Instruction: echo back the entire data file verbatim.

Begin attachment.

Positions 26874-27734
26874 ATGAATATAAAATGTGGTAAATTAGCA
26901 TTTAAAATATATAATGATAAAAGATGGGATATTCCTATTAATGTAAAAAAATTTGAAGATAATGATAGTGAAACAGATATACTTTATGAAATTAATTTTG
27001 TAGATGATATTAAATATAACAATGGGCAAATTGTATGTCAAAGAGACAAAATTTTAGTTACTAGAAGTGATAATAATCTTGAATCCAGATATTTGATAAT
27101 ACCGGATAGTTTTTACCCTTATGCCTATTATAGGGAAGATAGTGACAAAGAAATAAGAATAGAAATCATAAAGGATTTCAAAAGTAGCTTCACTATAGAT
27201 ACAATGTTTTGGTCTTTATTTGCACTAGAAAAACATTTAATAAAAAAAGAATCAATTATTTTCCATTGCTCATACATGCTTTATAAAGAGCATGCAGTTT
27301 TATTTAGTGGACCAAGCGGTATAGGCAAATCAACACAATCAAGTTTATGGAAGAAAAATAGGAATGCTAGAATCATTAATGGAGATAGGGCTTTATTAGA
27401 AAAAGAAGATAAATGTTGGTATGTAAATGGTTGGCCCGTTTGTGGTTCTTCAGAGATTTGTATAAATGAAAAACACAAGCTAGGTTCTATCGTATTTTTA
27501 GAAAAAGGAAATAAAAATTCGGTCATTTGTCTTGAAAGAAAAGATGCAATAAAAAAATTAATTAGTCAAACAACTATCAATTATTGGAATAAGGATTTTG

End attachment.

Positions 26874-27734
26874 ATGAATATAAAATGTGGTAAATTAGCA
26901 TTTAAAATATATAATGATAAAAGATGGGATATTCCTATTAATGTAAAAAAATTTGAAGATAATGATAGTGAAACAGATATACTTTATGAAATTAATTTTG
27001 TAGATGATATTAAATATAACAATGGGCAAATTGTATGTCAAAGAGACAAAATTTTAGTTACTAGAAGTGATAATAATCTTGAATCCAGATATTTGATAAT
27101 ACCGGATAGTTTTTACCCTTATGCCTATTATAGGGAAGATAGTGACAAAGAAATAAGAATAGAAATCATAAAGGATTTCAAAAGTAGCTTCACTATAGAT
27201 ACAATGTTTTGGTCTTTATTTGCACTAGAAAAACATTTAATAAAAAAAGAATCAATTATTTTCCATTGCTCATACATGCTTTATAAAGAGCATGCAGTTT
27301 TATTTAGTGGACCAAGCGGTATAGGCAAATCAACACAATCAAGTTTATGGAAGAAAAATAGGAATGCTAGAATCATTAATGGAGATAGGGCTTTATTAGA
27401 AAAAGAAGATAAATGTTGGTATGTAAATGGTTGGCCCGTTTGTGGTTCTTCAGAGATTTGTATAAATGAAAAACACAAGCTAGGTTCTATCGTATTTTTA
27501 GAAAAAGGAAATAAAAATTCGGTCATTTGTCTTGAAAGAAAAGATGCAATAAAAAAATTAATTAGTCAAACAACTATCAATTATTGGAATAAGGATTTTG